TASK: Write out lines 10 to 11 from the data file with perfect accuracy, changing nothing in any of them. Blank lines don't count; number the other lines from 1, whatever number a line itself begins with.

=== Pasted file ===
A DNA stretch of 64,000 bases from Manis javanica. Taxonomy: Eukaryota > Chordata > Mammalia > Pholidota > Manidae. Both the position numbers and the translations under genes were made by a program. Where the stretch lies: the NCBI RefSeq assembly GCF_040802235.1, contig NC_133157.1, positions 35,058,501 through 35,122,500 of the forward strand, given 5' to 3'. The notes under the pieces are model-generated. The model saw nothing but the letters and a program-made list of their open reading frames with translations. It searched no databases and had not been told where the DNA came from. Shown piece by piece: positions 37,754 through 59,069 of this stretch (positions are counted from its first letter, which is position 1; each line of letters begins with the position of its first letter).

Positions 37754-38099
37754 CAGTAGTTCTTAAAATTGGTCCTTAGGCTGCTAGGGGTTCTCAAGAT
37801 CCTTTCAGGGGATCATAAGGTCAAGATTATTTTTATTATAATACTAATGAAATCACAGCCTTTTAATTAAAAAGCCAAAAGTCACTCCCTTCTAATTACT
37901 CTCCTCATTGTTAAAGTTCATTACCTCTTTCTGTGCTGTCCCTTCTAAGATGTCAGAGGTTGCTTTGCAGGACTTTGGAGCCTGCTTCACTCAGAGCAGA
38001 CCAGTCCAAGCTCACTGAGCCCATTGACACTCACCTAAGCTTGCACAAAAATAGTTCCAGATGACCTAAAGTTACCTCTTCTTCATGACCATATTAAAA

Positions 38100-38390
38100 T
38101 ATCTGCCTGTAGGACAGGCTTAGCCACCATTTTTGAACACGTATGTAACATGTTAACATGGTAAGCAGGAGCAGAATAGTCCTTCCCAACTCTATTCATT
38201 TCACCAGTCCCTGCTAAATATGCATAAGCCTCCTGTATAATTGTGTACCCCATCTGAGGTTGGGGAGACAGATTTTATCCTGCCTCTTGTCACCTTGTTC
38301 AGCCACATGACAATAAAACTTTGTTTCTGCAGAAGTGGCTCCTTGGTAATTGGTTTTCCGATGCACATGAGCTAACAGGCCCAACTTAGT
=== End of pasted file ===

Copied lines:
38201 TCACCAGTCCCTGCTAAATATGCATAAGCCTCCTGTATAATTGTGTACCCCATCTGAGGTTGGGGAGACAGATTTTATCCTGCCTCTTGTCACCTTGTTC
38301 AGCCACATGACAATAAAACTTTGTTTCTGCAGAAGTGGCTCCTTGGTAATTGGTTTTCCGATGCACATGAGCTAACAGGCCCAACTTAGT